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Does The Future Still Love Us?
"Let the questions be the curriculum."
It's been two years since I wrote The Future Loves You Already.
I love the me who wrote that poem and knew a chorus of voices needed to bring it to life; It's still one of my favorite things I've ever done!
I can picture exactly where I was walking when that idea came to me – on the block of Lincoln St. between Amity and Route 9. I remember how clearly it came and how quickly I moved to bring it to life. When a creative idea comes like that, it's a gift to receive, unwrap, and shepherd with gratitude and humility and care.
Now, a framed print of that poem hangs on my office wall. I look at it sometimes and wonder, what am I doing today to continue watering the seeds of this future?
If I'm tired or burned-out feeling, I can easily get demoralized and discouraged. I mean, really, in this world, how could you not? So the questions I come upon are manifold. How do we get ourselves back up? How do we nurture and tend to what's right in front us, how do we keep the plants watered and the kids fed, how do we honor our commitments and care for those in our midst, how do we make space for our own spirits' needs for quiet and regeneration, how do we treat the stranger, how do we meet ourselves?
Obviously these are the kinds of inquiries a person could spend a lifetime asking. And here enters another facet of my thinking: What's happening in our communities and in our country is not theoretical, not even a little bit. It's as real as the swastika drawn on the dashboard, the misogynoir graffitti in the college dorm, the lethal bullying on a queer teen's social media account, the fatphobia, the gun-related deaths, the cops back on the beat after a paid administrative leave, the woman with her head in her hands before a pile of unopened bills.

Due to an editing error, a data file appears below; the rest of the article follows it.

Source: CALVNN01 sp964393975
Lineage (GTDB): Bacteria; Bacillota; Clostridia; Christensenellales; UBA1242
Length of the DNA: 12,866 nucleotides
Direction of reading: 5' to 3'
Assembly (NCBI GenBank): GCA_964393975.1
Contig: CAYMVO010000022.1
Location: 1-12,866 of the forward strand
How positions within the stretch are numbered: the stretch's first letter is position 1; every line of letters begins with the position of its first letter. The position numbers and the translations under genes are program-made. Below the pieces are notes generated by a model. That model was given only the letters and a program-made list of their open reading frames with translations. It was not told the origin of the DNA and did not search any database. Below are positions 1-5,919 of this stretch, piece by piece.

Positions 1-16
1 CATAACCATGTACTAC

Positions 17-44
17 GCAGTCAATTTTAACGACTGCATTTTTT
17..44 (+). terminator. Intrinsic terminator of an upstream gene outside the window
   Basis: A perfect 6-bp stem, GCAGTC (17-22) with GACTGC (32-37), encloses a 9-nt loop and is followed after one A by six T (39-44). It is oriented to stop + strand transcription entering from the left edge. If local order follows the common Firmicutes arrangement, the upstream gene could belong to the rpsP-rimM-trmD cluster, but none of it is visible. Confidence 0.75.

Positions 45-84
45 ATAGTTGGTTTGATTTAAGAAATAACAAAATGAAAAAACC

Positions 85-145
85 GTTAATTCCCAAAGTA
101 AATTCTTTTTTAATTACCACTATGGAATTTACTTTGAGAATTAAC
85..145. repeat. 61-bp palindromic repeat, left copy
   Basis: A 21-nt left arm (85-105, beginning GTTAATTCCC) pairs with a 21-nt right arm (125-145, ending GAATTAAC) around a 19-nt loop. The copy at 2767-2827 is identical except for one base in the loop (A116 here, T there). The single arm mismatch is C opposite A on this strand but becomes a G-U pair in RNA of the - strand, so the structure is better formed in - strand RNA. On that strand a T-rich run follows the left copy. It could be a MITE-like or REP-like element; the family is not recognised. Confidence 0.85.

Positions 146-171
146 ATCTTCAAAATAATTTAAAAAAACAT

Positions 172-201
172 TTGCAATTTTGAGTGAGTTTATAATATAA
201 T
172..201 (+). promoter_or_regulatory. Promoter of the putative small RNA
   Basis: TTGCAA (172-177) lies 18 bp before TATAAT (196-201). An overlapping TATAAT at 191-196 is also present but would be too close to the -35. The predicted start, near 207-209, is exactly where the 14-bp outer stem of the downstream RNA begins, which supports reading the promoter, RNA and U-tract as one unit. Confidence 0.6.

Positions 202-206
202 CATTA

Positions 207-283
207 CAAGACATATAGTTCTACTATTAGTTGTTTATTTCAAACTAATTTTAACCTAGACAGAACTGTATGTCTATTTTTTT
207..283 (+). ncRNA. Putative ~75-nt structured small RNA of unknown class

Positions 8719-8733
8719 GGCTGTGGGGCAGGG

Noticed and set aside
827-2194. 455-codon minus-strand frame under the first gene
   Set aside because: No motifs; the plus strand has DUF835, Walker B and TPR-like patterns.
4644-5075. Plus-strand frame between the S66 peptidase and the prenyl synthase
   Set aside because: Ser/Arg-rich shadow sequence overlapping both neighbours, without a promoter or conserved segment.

We all know where this downward spiral can lead.
I started a 7-day course called "Anxiety-Melting Stoic Meditation" on Insight Timer. The exercise for the first day is the form of Socratic questioning known as the Downward Arrow technique, in which the inquirer asks herself a series of successive questions intended to uncover underlying beliefs that might be fueling certain fears.
It's useful on a personal level when it comes to identifying the difference between emotionally driven, and likely habitual, thought patterns, and objective realities. From there, we get a much better handle on what's "real" and actionable, as opposed to what's just swirling thought debris cluttering up our ability to see clearly and act accordingly (or not act, as the case may be). In other words, it's a tool of self-exploration and discernment.
I haven't done day two of this mini-course yet. But I suspect (and hope!) it will entail something like an upward arrow! In any case, all of this has me considering what direction my arrows are facing, a long-favorite image of mine.
The Future Loves You Already took the entire quiver and pointed every arrow straight into an imagined future, one where we are ALL free from oppressive systems.
In this vision, we become infinitely more available to ourselves and thus to each other and the world. It's a world that recognizes, values, and welcomes each person's gifts and contributions; it's a world that holds space for healing. It's a world where, to quote Mordechai M. Kaplan, founder of Reconstructionist Judaism, "God is the assumption that there is enough in the world to meet our needs but not to meet our greed for power and pleasure."